Mr. Blevins, Please Stay Out of School
by Virginia Postrel • May 24, 2005 at 11:37 pm
Surely only the most determined readers made it to the very end of the very last article in the NYT series on class. Fortunately, Professor Postrel was one of those rare readers.
The story is on college dropouts, focusing on a Virginia man named Andy Blevins, who makes a decent living, including good benefits, as a supermarket produce buyer but feels insecure about the future. If you make it to the end of the article, you discover that Blevins, who got C's and D's when he attended college and disliked class, has decided to go back to school and pursue a new career. And what might that career be?
Blevins sounds like a fine man, the kind of person who makes communities--and supermarkets--work. Too bad the Times won't honor him for his real accomplishments, including finding a demanding career he's good at. (Most of his buyer colleagues have college degrees.) Instead, he's portrayed as a victim and the "happy ending" is that he's going back to college so he can get a job he's totally unsuited for. A guy who hates school this much doesn't belong anywhere near a classroom, least of all in front of one.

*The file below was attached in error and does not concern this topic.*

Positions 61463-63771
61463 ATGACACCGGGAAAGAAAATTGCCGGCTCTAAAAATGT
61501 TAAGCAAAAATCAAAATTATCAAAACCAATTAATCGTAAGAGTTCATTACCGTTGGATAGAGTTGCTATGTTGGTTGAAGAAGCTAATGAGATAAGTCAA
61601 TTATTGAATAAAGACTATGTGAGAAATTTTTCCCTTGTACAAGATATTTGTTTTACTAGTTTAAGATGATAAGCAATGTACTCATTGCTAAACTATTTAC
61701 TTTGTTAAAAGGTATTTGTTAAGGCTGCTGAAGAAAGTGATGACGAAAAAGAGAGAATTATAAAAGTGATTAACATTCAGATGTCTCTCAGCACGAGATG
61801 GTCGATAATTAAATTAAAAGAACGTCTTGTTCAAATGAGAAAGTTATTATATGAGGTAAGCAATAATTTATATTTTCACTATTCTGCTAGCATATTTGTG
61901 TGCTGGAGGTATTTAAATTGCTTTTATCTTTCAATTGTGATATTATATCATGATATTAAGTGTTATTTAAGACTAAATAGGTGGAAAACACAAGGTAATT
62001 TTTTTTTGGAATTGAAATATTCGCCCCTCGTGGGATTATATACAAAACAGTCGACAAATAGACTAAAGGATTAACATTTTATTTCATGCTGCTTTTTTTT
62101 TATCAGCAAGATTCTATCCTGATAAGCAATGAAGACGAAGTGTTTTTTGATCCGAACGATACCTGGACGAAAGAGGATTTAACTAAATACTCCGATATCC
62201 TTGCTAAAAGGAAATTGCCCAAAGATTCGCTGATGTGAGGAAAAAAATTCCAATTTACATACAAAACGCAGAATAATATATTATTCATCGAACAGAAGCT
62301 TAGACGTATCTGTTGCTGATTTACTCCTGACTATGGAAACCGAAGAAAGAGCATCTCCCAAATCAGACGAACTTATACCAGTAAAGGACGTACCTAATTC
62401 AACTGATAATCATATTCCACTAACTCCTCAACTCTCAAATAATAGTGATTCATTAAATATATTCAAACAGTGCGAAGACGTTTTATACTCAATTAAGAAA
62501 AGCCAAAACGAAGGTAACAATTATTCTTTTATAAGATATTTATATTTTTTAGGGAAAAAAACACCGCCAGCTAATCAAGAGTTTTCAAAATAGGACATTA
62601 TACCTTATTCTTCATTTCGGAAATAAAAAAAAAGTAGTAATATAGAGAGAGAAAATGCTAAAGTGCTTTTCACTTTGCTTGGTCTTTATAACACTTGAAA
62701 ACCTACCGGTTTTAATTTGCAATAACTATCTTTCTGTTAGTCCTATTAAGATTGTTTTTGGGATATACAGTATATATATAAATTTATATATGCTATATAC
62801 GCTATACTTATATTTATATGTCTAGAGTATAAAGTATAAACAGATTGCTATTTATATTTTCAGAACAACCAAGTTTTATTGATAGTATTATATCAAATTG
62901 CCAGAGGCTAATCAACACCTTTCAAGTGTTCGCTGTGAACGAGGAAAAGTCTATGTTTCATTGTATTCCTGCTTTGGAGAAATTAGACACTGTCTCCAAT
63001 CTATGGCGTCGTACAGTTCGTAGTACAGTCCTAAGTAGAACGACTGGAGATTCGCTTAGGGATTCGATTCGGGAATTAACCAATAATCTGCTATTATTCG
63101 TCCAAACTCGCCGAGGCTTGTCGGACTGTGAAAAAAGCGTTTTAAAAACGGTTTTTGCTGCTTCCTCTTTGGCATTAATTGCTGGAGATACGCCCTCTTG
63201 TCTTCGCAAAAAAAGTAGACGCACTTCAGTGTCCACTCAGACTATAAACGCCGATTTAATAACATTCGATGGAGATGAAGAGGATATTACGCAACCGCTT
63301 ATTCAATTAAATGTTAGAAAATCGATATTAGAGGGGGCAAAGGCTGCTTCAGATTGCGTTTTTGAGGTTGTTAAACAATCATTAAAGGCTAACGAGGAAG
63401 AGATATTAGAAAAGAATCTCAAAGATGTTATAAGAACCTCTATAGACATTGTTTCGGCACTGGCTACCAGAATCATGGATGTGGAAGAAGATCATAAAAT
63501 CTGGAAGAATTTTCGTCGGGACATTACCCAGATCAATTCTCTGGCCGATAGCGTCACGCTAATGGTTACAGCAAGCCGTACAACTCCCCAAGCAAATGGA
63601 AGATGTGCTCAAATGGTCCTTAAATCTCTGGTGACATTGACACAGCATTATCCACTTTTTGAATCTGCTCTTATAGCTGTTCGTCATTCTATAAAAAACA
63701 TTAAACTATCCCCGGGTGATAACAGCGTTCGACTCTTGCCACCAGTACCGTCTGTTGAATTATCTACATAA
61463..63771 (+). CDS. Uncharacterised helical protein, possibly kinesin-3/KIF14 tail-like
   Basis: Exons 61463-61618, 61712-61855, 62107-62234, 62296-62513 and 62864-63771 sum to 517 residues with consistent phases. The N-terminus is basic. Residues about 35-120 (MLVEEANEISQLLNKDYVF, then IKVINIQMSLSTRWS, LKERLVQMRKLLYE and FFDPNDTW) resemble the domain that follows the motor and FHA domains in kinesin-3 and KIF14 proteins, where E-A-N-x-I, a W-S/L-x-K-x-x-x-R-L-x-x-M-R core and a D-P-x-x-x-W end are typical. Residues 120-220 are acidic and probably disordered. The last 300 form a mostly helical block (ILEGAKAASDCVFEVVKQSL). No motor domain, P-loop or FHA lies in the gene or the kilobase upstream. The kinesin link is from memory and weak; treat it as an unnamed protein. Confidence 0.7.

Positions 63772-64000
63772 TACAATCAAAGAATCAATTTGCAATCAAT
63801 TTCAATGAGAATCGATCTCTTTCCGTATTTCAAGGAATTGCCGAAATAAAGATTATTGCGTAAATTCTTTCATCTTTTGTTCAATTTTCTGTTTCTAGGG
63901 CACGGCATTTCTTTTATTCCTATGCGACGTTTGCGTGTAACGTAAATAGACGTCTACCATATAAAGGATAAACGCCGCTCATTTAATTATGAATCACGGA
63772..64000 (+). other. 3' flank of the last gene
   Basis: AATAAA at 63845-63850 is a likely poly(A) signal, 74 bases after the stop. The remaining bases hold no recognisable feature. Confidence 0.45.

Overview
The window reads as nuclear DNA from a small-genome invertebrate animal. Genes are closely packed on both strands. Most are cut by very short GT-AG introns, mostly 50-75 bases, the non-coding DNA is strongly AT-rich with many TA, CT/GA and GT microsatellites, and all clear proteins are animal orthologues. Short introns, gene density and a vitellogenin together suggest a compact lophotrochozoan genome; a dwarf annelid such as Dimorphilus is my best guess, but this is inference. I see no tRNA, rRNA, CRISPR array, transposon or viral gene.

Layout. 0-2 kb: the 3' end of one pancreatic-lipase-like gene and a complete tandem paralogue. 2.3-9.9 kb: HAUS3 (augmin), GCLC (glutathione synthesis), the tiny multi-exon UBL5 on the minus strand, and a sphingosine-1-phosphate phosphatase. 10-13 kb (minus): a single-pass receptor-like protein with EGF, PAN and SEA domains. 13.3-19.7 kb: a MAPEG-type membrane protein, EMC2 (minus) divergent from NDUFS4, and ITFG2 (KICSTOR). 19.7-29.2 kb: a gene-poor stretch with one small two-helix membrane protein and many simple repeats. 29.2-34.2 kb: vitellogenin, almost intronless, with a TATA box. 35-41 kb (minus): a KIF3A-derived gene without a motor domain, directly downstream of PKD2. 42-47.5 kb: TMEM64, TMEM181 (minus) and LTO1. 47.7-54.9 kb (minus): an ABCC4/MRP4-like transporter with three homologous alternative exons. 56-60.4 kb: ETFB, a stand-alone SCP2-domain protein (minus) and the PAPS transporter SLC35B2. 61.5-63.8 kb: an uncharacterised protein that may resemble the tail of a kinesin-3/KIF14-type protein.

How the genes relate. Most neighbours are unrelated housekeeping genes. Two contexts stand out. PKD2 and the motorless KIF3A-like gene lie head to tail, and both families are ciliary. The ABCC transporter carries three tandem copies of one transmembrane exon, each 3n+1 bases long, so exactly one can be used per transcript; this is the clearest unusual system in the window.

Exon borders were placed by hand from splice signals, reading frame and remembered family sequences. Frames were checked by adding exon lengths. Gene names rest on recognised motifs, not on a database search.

On a related note, here's a column I wrote on why the best female students no longer become teachers. Bottom line: "In hiring teachers, we get what we pay for: average quality at average wages."
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